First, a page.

White Cop Suspended After Using Racial Slur Multiple Times on Camera
Twitter

A white police officer from the Columbia Police Department has been suspended after he was caught on video using the N-word multiple times.

On Saturday night, Sgt. Chad Walker entered Bar None in South Carolina to enforce the governor’s executive order to stop the service and consumption of alcohol at 11 p.m.

While Walker was inside, police say a Black man called the officer the N-word while leaving the bar.

Once outside, the video shows Walker getting into an argument with a bar patron who accused the cop of talking to people of color “as if they are less than human.”

That’s when Walker references the Black man who allegedly called him a racial slur — but ends up saying the N-word multiple times himself.

“The gentleman right there that called me ------. That guy that just called me ------,” Walker is heard saying on camera.

“Can you stop saying that word?” a witness immediately says in response.

Walker then gets into an argument with the Black man, who denies ever calling the cop a slur.

Another cop, later identified as a junior officer, is seen removing Walker from the situation.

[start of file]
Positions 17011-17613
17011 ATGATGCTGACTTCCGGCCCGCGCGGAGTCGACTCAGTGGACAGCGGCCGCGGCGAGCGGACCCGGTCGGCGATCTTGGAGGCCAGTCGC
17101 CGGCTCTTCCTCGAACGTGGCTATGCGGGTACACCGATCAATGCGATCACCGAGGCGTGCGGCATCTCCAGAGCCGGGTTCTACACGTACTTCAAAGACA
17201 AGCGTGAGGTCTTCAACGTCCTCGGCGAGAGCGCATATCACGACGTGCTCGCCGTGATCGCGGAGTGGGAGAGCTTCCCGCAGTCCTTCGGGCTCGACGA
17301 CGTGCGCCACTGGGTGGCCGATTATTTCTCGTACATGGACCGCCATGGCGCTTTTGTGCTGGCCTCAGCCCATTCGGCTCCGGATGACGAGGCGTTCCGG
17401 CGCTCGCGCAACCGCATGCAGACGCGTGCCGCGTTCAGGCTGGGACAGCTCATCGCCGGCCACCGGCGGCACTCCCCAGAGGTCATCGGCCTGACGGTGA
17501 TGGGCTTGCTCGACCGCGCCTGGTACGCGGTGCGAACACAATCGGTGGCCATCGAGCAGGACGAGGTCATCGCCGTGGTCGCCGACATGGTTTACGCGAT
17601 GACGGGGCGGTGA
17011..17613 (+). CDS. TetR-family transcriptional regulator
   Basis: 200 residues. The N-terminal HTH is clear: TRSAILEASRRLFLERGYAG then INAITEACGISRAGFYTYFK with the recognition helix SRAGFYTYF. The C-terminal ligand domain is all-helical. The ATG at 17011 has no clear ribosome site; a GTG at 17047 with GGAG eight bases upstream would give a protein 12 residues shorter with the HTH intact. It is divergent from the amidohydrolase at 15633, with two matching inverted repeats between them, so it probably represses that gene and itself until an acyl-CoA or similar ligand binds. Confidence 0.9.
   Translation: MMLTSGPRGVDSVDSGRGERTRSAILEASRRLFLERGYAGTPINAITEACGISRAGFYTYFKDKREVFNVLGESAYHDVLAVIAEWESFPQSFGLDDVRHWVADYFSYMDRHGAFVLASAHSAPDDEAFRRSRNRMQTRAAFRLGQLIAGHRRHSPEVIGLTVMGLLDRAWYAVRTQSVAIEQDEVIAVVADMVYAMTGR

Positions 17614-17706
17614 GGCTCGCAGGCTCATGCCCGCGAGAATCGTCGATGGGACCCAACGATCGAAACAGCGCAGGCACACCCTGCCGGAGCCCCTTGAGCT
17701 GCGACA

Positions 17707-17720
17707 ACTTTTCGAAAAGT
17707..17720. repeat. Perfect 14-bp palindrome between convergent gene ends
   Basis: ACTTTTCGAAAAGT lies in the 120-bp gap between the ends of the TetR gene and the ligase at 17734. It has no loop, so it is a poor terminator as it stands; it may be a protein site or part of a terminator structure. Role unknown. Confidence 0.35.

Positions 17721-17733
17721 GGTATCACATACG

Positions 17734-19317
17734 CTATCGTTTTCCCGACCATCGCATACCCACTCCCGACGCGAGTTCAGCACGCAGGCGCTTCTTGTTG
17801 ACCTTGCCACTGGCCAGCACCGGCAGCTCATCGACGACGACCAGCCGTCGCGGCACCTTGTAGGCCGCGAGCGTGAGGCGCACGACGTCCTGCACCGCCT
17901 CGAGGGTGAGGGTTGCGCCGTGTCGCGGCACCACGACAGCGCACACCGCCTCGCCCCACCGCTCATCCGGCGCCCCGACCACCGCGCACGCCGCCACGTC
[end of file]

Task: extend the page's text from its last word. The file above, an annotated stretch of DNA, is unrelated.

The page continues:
The heated exchange was caught on Walker’s body cam, as well as cell phone footage posted by Twitter user @bonniekate_.

As a result of the incident, WIS reported on Sunday that Walker, who has been with CPD for 14 years, has been suspended without pay. The event is also being investigated by the South Region Command.

CPD Chief W.H. “Skip” Holbrook later issued an apology, condemning the “inappropriate, disrespectful words, behavior, and actions of Sgt. Walker.”

“After reviewing the video from last night in Five Points, it is evident the actions of Sgt. Walker were a clear failure to fulfill the expectations and standards of our Department. The repetition of the racial slur and failure to deescalate the situation were inexcusable,” Holbrook said in a statement.

“Our officers are trained to serve as leaders and to deescalate confrontations of potentially volatile situations. Although I am embarrassed and disappointed in the Sergeant’s actions, I was encouraged to see a junior officer intervene and remove Walker from the situation, potentially stopping further escalation,” he concluded.

Comments

More In Real Talk